Paul E. Vallely (MG, US Army Ret) is a military analyst in the War against Radical Islam, and host of the radio show, “Stand Up America.”

Fred Gedrich served in U.S. Departments of State and Defense and is a foreign policy and national security analyst.

50 Iranian-Backed High Value Targets Arrested In Iraq

50 Iranian-Backed High Value Targets Arrested In Iraq

As U.S. says Iran has begun it’s own Counter Surge against Operation Phantom Thunder

detainees

Iran has responded to the U.S. surge in Iraq with its own surge, the commander of the multinational force said Friday.

From Iran Focus:

London, Jun. 23 – The deputy commander of U.S.-led forces in Iraq accused Iran on Friday of stepping up its support for Shiite extremists responsible for attacks on the Coalition.

Lieutenant General Ray Odierno, Commander of the Multi-National Corps Iraq (MNC-I), told reporters at the Pentagon via live satellite transmission that the Coalition had recently detained 50 “high-value” individuals, a few of whom were “Shi’a extremists” that had received training in Iran — “those mostly being the mortar and rocket teams inside of Baghdad where they were trained in Iran and came in here to conduct attacks against not only coalition and Iraqi security forces, but government of Iraq targets inside of the Green Zone”.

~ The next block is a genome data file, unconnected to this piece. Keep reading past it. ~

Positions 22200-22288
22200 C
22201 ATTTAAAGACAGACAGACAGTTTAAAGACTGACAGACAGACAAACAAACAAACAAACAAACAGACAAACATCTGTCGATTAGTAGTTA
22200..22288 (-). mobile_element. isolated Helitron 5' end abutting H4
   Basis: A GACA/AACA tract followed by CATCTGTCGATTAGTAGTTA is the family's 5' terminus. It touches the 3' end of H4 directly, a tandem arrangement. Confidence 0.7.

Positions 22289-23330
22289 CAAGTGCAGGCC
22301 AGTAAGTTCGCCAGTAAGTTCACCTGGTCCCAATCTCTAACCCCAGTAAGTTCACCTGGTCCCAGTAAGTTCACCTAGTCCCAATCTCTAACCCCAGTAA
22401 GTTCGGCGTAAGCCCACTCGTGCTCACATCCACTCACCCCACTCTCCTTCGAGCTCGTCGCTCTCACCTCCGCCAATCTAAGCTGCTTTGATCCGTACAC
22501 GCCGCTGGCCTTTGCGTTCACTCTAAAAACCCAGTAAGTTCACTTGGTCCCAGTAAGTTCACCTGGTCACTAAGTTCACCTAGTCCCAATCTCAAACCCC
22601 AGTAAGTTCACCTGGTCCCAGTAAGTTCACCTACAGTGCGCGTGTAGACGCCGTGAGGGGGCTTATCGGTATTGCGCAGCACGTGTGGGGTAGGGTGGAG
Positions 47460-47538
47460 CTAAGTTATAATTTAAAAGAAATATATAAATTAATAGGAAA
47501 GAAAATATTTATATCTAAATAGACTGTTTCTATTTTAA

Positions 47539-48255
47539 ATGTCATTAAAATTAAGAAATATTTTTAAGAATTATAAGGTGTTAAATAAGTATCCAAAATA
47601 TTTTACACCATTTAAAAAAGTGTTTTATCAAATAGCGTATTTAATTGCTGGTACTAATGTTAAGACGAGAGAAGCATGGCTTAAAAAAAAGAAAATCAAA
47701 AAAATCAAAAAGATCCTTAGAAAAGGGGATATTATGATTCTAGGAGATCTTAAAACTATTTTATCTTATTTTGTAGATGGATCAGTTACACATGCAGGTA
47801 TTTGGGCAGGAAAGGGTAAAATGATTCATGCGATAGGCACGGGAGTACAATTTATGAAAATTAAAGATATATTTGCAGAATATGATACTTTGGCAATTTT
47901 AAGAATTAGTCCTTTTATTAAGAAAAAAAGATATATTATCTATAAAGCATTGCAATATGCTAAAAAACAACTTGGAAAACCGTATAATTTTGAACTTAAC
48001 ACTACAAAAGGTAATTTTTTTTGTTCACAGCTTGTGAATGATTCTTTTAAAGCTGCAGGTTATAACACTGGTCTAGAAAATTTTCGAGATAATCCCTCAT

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Bill Gertz on The China Threat

Bill Gertz on The China Threat

EDITOR’S NOTE: The debating society Intelligence Squared US held a session last month on the motion: “Beware the dragon: A booming China spells trouble for America.” Bill Gertz spoke for the motion. Excerpts of his remarks follow. Gertz, 55, is a defense and national security reporter for The Washington Times and the author of five books, including “The China Threat: How the People’s Republic Targets America,” (Regnery) which was published in November 2000.